The cases resulting in actual convictions tend to be more clearly, egregiously and intentionally offensive than the examples above.
Gan Huai Shi
In 2005, Mr Gan Huai Shi published a blog post entitled “The Second Holocaust”, in which he advocated for a genocide of the Malay race. He was charged under the Sedition Act, convicted and sentenced to 24 months of supervised probation.
Clearly, inciting violence on the basis of race falls foul of both the Sedition Act and section 298A of the Penal Code, as well as several other provisions.
In 2005, Mr Benjamin Koh published remarks and images online, including a parody of Singapore’s halal logo next to a pig’s head, and directed certain expletives at the Malay-Muslim community, mocked their customs and beliefs and compared Islam to Satanism. Mr Koh pleaded guilty to offences under the Sedition Act and was sentenced to 1 month’s imprisonment.
In 2005, Mr Nicholas Lim pleaded guilty to a charge under the Sedition Act of doing an act with a seditious tendency to promote feelings of ill-will and hostility between different classes of the Singapore population by posting anti-Muslim remarks online.
The court decision did not elaborate further on the nature or content of those remarks, but sentenced him to 1 day’s imprisonment and the maximum $5,000 fine.
Ong Kian Cheong and Dorothy Chen Hien Leng
In 2009, evangelical Christians Mr Ong Kian Cheong and Ms Dorothy Chen Hien Leng were convicted of offences under the Sedition Act for sending offensive religious literature to people in Singapore.
The purpose of the literature was to persuade the reader to convert to Protestant Christianity. It did this by undermining the validity of other religions, specifically Islam and Catholicism.
The manner in which these publications undermined other religions offended members of those religions. Accordingly, Mr Ong and Ms Chen were found after a trial to have done an act with a seditious tendency to promote feelings of ill will and hostility between different classes of the Singapore population, namely between Protestants and Muslims, and between Protestants and Catholics.
They were both sentenced to 8 weeks’ imprisonment.
In 2015, video blogger and former child actor Mr Amos Yee was convicted under section 298 of wounding the religious feelings of Christians for a video he published of himself in which he compared the values of Christianity, Christians and Jesus Christ unfavourably to those of the late Mr Lee Kuan Yew, former Prime Minister of Singapore.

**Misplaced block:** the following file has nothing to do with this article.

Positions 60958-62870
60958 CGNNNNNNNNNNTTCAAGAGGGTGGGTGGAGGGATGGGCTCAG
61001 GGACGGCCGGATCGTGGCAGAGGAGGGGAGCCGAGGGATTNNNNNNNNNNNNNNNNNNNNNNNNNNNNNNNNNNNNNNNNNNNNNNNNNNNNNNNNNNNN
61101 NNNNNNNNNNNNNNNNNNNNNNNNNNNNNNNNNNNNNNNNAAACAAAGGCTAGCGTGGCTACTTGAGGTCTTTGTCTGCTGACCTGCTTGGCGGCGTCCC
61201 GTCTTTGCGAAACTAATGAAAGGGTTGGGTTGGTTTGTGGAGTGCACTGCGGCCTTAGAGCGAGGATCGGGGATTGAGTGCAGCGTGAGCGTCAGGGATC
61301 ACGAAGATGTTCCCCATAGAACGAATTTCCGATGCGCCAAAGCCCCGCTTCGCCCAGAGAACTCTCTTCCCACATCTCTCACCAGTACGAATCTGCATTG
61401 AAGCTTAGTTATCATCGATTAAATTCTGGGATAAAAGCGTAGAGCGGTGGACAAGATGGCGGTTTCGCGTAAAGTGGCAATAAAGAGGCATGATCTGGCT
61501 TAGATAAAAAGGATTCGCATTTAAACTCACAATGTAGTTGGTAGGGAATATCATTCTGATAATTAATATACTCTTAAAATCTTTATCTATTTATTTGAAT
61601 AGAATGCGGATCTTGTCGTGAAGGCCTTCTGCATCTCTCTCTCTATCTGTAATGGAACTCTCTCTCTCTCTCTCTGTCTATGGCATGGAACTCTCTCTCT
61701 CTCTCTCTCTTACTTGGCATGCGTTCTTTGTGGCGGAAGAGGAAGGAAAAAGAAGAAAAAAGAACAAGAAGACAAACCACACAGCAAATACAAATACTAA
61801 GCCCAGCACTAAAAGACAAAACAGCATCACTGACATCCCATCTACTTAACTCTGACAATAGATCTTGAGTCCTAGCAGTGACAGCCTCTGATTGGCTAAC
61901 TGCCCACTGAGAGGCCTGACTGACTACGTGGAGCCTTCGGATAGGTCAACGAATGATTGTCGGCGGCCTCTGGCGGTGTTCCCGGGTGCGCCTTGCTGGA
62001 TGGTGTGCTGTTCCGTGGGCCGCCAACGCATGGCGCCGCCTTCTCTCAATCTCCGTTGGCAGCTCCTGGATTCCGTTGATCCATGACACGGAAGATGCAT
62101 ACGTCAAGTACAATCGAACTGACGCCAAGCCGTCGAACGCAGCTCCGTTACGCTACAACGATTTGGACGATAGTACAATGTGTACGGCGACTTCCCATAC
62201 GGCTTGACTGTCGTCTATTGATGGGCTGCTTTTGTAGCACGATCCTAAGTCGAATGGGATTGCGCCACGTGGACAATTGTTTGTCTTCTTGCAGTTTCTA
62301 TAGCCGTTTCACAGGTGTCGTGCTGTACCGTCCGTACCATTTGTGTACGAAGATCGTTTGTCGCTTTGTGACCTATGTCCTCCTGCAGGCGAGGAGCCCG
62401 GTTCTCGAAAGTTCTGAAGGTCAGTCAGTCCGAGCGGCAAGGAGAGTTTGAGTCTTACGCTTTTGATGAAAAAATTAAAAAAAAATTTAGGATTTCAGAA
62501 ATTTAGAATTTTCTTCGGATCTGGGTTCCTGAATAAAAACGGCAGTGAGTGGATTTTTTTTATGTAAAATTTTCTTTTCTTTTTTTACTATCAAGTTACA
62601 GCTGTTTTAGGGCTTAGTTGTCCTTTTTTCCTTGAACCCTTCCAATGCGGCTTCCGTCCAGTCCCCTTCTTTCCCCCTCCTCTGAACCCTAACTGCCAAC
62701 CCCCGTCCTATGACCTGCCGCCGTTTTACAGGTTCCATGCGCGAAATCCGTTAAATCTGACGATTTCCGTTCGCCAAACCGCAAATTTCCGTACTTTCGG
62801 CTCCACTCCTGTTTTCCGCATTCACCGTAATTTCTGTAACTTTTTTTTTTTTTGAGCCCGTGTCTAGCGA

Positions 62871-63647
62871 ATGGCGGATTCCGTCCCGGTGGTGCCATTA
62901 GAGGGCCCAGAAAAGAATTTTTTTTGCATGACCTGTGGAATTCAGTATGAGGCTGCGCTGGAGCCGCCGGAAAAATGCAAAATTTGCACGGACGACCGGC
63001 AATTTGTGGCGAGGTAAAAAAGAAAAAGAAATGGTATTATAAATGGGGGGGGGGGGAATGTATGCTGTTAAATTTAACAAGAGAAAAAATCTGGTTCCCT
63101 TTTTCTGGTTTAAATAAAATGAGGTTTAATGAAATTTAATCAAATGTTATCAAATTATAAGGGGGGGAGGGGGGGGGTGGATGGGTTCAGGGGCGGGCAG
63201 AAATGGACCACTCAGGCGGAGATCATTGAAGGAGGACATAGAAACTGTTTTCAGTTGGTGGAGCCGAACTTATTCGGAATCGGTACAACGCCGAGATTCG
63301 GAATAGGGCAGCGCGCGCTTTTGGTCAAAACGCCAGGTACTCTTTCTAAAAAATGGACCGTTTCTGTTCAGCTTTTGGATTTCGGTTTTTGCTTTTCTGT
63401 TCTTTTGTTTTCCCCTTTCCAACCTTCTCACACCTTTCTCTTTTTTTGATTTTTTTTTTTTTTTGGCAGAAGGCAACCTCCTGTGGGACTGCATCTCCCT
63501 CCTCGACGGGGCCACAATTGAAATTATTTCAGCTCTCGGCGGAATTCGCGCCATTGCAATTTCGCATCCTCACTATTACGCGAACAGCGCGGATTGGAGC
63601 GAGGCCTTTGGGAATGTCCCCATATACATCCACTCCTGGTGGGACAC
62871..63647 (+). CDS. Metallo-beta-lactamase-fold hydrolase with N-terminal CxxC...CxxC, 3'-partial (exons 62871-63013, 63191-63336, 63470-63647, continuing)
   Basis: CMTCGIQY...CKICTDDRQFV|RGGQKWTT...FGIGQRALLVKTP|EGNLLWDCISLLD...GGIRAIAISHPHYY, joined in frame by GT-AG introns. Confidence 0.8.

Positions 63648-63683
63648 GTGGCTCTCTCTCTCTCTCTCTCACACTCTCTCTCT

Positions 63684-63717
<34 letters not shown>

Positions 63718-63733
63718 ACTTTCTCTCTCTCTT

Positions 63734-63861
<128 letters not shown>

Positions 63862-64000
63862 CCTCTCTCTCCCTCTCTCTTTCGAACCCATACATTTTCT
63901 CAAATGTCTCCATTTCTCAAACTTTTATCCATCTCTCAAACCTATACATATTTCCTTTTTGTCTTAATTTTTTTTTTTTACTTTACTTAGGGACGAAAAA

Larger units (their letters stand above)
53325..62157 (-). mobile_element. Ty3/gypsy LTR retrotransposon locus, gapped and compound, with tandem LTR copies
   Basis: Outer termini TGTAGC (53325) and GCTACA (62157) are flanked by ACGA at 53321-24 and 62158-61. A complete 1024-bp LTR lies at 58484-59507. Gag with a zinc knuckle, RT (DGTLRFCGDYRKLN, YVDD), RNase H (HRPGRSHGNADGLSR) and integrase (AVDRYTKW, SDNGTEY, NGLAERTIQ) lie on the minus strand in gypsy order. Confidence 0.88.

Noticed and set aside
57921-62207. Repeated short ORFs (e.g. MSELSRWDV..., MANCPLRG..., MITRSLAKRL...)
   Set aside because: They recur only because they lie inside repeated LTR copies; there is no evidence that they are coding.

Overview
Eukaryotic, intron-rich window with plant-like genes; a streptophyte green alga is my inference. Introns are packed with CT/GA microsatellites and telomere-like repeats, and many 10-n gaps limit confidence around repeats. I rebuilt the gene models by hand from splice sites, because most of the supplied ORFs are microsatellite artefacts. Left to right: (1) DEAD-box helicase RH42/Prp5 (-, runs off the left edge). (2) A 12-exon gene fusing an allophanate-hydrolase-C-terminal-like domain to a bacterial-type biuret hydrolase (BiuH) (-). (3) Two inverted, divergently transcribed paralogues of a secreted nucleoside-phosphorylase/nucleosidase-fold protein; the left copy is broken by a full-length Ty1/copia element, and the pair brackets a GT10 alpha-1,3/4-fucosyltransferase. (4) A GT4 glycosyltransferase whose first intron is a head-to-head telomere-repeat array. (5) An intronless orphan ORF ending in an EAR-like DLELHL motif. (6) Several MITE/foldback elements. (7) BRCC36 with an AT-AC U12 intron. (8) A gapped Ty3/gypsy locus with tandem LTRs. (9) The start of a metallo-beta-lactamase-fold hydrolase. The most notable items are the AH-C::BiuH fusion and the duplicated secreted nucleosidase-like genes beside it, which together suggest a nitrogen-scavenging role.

In particular, he described Jesus Christ, a central figure in the Christian religion, as being “power hungry”, “malicious” and “deceptive”, and criticised Christians for lacking sufficient knowledge of the contents of the Bible.
He was sentenced to 3 weeks’ imprisonment for that offence.
Nalla Mohamed Abdul Jameel Abdul Malik
In 2017, Muslim imam Mr Nalla Mohamed Abdul Jameel Abdul Malik, was convicted under section 298A for promoting enmity between different religious groups when he publicly prayed out loud in Arabic in his mosque for “victory over Jews and Christians”.
The Ministry of Home Affairs stated that he had not been deliberately malicious. Nevertheless, he was convicted under section 298A, fined $4,000 and deported to India.
You can be sentenced to anywhere up to 3 years in prison and/or an unlimited fine if you are convicted of an offence under either section 298 or 298A of the Penal Code.
However, as observed above, stern or conditional warnings are the most common outcome of most investigations into matters of this nature.
For cases that do result in charges being brought under sections 298 or 298A, as we have seen above, substantial fines ($4,000-5,000) and/or short imprisonment terms (3-8 weeks) are the most common outcome. For offenders who are young enough and eligible for probation, a lengthy term of supervised probation is also a possible outcome.
Those possible sentences represent a rather broad spectrum of possible outcomes for offenders so a variety of sentencing factors are relevant to the ultimate sentence in any given case. Examples of relevant sentencing factors include:
Mitigating factors (that may result in a lower sentence):
- Retraction and apology, if any
- Undertaking to not reoffend
- Willingness to undergo counselling
- No previous convictions
- Plea of guilt
- Cooperation with investigation
Aggravating factors (that may result in a harsher sentence):
- Existing criminal record
- Whether there are other charges
- Lack of remorse
- Continuing offending behaviour
- Extremely insulting nature of offending acts/expression
- Extensive planning of offending acts/expression
Are Offences Under Section 298 and 298A Arrestable?
Neither of these offences are arrestable offences. This means that the police must obtain an arrest warrant from the court before they can arrest the alleged offender.
So for example, if you made a remark regarding race relations that hurt the racial feelings of a person of a particular race, the police do not have the authority to arrest you unless they have a warrant for your arrest.